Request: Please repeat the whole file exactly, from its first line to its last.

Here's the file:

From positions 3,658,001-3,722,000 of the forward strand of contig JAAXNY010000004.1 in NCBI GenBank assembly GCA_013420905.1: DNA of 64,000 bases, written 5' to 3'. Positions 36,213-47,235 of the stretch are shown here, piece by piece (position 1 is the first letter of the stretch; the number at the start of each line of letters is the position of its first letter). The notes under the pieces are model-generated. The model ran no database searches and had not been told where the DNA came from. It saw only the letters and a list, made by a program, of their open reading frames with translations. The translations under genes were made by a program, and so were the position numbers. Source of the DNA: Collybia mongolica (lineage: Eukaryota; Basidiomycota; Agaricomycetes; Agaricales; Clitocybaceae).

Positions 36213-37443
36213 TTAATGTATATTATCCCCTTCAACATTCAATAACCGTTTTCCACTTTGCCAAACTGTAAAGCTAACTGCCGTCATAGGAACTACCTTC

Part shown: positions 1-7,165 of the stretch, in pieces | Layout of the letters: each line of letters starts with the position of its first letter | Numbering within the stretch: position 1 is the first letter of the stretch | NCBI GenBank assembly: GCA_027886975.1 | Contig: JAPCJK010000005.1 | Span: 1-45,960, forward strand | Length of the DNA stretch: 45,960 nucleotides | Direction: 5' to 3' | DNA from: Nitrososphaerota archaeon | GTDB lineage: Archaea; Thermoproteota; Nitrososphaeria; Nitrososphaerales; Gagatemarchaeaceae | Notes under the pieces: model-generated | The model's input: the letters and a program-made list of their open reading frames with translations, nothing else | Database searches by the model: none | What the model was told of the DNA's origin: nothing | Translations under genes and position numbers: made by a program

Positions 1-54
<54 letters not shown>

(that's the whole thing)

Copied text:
From positions 3,658,001-3,722,000 of the forward strand of contig JAAXNY010000004.1 in NCBI GenBank assembly GCA_013420905.1: DNA of 64,000 bases, written 5' to 3'. Positions 36,213-47,235 of the stretch are shown here, piece by piece (position 1 is the first letter of the stretch; the number at the start of each line of letters is the position of its first letter). The notes under the pieces are model-generated. The model ran no database searches and had not been told where the DNA came from. It saw only the letters and a list, made by a program, of their open reading frames with translations. The translations under genes were made by a program, and so were the position numbers. Source of the DNA: Collybia mongolica (lineage: Eukaryota; Basidiomycota; Agaricomycetes; Agaricales; Clitocybaceae).

Positions 36213-37443
36213 TTAATGTATATTATCCCCTTCAACATTCAATAACCGTTTTCCACTTTGCCAAACTGTAAAGCTAACTGCCGTCATAGGAACTACCTTC

Part shown: positions 1-7,165 of the stretch, in pieces | Layout of the letters: each line of letters starts with the position of its first letter | Numbering within the stretch: position 1 is the first letter of the stretch | NCBI GenBank assembly: GCA_027886975.1 | Contig: JAPCJK010000005.1 | Span: 1-45,960, forward strand | Length of the DNA stretch: 45,960 nucleotides | Direction: 5' to 3' | DNA from: Nitrososphaerota archaeon | GTDB lineage: Archaea; Thermoproteota; Nitrososphaeria; Nitrososphaerales; Gagatemarchaeaceae | Notes under the pieces: model-generated | The model's input: the letters and a program-made list of their open reading frames with translations, nothing else | Database searches by the model: none | What the model was told of the DNA's origin: nothing | Translations under genes and position numbers: made by a program

Positions 1-54
<54 letters not shown>